Dust mite allergy is an allergic reaction to tiny bugs that commonly live in house dust. Dust mites are microscopic bugs in the spider family. They can survive in all climates and at most altitudes. However, they thrive in house dust in warm environments, preferring the "70s"—70 degrees Fahrenheit (21 C) and 70 percent relative humidity. Dust mites, close relatives of ticks and spiders, are too small to see without a microscope. Dust mites eat skin cells shed by people, and they thrive in warm, humid environments. In most homes, bedding, upholstered furniture and carpeting provide an ideal environment for dust mites.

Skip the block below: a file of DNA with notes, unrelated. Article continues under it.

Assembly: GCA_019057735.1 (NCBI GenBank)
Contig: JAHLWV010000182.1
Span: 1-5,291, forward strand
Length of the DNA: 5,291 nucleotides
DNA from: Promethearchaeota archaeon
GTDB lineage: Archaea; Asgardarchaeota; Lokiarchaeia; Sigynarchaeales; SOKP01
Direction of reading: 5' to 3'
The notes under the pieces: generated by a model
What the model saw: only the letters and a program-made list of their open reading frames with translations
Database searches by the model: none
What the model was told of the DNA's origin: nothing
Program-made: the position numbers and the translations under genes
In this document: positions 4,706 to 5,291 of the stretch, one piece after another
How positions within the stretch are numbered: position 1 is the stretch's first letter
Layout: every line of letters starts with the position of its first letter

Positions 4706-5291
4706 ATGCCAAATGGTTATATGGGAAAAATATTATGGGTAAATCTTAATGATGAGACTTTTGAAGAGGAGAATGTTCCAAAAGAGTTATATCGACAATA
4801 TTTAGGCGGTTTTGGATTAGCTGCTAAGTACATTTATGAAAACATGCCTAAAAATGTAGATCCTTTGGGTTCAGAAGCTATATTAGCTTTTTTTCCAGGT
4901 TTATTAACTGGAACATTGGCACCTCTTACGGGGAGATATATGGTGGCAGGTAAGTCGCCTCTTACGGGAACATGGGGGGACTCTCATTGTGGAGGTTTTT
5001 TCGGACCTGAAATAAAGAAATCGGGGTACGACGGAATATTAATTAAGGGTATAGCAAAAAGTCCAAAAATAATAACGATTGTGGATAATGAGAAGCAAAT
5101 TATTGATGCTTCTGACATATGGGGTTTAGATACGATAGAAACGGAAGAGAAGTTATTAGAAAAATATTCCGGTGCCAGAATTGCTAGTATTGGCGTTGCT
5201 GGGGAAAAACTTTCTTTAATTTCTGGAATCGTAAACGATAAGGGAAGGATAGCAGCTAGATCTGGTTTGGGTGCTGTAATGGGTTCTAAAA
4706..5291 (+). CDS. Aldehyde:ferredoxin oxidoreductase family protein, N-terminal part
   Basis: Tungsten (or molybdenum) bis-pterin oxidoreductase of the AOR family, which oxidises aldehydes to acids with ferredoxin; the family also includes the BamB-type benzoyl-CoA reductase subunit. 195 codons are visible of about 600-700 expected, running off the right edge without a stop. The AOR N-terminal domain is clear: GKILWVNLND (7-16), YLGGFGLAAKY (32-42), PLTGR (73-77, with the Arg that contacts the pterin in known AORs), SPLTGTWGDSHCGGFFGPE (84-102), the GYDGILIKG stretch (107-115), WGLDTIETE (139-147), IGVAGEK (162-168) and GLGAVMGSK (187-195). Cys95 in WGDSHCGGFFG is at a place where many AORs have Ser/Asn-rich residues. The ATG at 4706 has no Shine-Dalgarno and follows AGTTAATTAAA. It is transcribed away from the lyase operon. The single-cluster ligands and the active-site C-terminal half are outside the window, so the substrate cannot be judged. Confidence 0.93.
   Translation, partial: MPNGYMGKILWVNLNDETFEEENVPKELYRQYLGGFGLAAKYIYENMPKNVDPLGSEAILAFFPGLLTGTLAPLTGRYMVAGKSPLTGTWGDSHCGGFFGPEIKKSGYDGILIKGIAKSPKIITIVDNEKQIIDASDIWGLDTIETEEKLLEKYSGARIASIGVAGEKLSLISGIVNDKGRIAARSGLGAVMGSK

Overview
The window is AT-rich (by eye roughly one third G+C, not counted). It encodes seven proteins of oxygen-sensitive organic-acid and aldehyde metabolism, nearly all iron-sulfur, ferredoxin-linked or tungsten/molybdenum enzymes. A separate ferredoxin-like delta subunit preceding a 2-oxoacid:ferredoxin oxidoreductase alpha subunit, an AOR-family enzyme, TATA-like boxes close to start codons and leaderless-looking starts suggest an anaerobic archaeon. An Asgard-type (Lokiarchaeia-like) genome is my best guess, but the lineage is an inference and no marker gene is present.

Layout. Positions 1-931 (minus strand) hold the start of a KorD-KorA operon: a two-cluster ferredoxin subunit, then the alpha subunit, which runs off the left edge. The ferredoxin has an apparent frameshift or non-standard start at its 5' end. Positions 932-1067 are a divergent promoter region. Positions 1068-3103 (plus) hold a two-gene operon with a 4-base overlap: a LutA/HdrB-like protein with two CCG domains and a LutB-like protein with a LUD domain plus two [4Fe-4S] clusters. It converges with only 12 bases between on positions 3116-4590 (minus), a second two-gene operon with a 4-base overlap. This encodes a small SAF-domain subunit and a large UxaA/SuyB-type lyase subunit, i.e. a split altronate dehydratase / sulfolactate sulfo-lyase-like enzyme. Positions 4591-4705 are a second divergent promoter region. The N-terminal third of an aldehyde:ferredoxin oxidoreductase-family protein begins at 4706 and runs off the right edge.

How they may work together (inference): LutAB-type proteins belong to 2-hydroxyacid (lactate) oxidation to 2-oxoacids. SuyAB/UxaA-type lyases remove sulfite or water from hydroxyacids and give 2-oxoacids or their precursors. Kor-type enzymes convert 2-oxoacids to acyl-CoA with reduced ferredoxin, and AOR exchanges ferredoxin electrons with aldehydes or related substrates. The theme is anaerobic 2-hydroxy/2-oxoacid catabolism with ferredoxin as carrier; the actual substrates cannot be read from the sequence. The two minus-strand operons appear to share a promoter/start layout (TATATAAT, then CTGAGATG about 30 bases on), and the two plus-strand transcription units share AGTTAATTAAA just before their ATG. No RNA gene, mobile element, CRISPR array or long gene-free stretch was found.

Dust mites feed on the dead skin cells people regularly shed. If that weren't creepy enough, dust mites also don't need to drink water—they simply absorb it from the moisture in the air. Dust mites not only prefer to live in dust, they also add to it by leaving behind tiny mounds of feces and decaying corpses. It's the proteins in this detritus that may be the only reason most people even know about these mini-monsters—that's because it causes a whole lot of allergies.